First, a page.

The High Holidays are nuts!

I thought I’d heard of all the major High Holiday customs–fish heads or goat heads on the table, kaparot, and trying not to sleep during the holidays–but The Jew & The Carrot just introduced me to a new one: no nuts during the Ten Days of Repentance.

There are those who definitely avoid nuts of all shapes and sizes during these ten days. For some there is a deep symbolic meaning, as the Hebrew word egoz has a numeric value 9 (when you add up the value of each letter) that is equal to that of the Hebrew word of sin (het) and as sin should be avoided so too should nuts.
I don’t personally find this to be the most persuasive argument against nuts, as I suspect that if I looked long and hard I might be able to find other foods whose value was similarly negatively associated. 0_0_FL_mashuga_nuts2.jpgBut there is another school of thought that suggests that nuts should be avoided in this particular season because they can have a negative effect on our ability to sing.  (Their husks and meats have a tendency to get caught in or dry up throats and so they are to be avoided in this season when our need to raise our voices to God is so essential.)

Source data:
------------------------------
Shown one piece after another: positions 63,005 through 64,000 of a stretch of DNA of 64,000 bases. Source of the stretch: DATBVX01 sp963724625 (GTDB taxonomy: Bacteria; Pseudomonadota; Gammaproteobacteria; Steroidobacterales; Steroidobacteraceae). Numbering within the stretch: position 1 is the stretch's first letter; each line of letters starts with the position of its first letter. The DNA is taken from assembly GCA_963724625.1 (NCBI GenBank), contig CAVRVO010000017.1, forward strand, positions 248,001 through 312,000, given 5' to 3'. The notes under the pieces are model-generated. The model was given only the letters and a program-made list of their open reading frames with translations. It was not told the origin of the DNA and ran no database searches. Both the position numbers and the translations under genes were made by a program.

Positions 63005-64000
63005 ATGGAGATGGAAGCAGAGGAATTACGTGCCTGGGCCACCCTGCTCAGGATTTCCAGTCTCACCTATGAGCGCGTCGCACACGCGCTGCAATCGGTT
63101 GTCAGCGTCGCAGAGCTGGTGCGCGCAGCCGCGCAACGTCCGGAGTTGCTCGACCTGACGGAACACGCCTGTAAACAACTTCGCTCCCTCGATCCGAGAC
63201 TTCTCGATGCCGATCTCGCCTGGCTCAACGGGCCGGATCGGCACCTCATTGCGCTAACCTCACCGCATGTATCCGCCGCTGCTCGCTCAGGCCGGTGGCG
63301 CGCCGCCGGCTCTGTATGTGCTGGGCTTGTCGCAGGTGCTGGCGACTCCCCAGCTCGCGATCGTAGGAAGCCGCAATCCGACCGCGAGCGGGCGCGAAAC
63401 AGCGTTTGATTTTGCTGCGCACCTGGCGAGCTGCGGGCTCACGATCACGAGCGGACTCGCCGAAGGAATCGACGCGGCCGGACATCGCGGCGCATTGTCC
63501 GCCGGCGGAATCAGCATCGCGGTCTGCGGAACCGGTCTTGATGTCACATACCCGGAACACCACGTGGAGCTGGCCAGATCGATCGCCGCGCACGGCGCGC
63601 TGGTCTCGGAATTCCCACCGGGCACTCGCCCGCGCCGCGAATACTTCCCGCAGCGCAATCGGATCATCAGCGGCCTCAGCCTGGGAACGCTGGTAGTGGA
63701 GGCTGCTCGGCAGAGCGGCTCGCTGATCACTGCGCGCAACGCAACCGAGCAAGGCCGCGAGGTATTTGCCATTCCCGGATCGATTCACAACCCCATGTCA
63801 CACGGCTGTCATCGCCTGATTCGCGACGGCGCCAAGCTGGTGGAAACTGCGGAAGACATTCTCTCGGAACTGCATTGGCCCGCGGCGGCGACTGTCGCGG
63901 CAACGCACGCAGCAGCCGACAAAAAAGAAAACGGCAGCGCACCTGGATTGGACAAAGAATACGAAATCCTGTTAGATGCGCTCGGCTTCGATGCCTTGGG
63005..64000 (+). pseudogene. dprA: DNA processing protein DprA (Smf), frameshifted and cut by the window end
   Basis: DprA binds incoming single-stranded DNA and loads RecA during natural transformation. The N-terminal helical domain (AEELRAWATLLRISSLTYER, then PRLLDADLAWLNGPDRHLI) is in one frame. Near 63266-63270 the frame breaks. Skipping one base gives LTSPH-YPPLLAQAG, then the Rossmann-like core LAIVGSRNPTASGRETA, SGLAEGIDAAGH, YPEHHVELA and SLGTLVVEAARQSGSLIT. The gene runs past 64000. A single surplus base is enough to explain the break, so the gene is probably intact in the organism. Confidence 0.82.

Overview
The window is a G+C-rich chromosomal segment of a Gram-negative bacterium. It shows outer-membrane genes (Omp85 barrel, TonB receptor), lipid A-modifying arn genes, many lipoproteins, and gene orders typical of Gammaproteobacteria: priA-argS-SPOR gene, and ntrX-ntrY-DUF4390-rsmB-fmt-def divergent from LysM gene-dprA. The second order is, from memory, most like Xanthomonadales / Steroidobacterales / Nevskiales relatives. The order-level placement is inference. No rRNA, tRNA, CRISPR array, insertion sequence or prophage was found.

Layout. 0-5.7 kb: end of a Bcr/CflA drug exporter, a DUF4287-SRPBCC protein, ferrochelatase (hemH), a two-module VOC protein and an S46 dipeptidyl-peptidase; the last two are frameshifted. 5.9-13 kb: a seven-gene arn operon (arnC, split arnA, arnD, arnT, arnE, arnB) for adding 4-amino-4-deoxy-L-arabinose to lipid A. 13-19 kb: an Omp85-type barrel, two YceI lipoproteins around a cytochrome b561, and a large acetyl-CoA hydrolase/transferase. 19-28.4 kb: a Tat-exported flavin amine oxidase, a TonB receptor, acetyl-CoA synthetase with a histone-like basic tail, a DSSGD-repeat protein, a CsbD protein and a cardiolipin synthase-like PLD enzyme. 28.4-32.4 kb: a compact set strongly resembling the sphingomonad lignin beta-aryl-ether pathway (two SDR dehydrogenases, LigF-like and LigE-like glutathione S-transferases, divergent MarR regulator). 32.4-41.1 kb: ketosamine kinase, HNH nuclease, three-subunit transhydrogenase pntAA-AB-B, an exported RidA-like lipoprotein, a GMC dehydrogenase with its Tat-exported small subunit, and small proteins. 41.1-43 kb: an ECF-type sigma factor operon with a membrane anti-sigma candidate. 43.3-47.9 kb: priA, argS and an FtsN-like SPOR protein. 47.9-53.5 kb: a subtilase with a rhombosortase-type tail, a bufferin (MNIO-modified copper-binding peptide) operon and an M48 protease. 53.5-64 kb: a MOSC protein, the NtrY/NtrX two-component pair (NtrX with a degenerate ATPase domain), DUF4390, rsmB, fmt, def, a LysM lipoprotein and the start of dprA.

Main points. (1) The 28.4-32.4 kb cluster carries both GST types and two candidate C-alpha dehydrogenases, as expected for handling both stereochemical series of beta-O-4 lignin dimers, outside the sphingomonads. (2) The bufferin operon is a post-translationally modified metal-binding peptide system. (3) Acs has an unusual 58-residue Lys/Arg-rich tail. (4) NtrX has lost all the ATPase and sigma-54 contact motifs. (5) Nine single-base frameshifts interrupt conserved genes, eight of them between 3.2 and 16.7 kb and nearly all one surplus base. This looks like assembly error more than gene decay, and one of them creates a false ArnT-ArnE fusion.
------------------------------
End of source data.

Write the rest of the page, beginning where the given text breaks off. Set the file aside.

Looking into this matter, I came across some wonderful rabbinic teachings about nuts.  More…

Really?  No nuts??  Not even Meshuga Nuts?

Discover More

December Holiday Tips for Interfaith Parents

Interfaith families struggle to be true to the religions of both parents during the winter holiday season.

Yom Kippur All Year Long

The proper observance of Yom Kippur, including repentance and introspection, should bring us nearer to God all year long.

Bal Tashchit: The Torah Prohibits Wasteful Destruction

Fruit trees cannot be destroyed in war, and the Jewish legal tradition takes this to be a paradigm for any act of despoliation.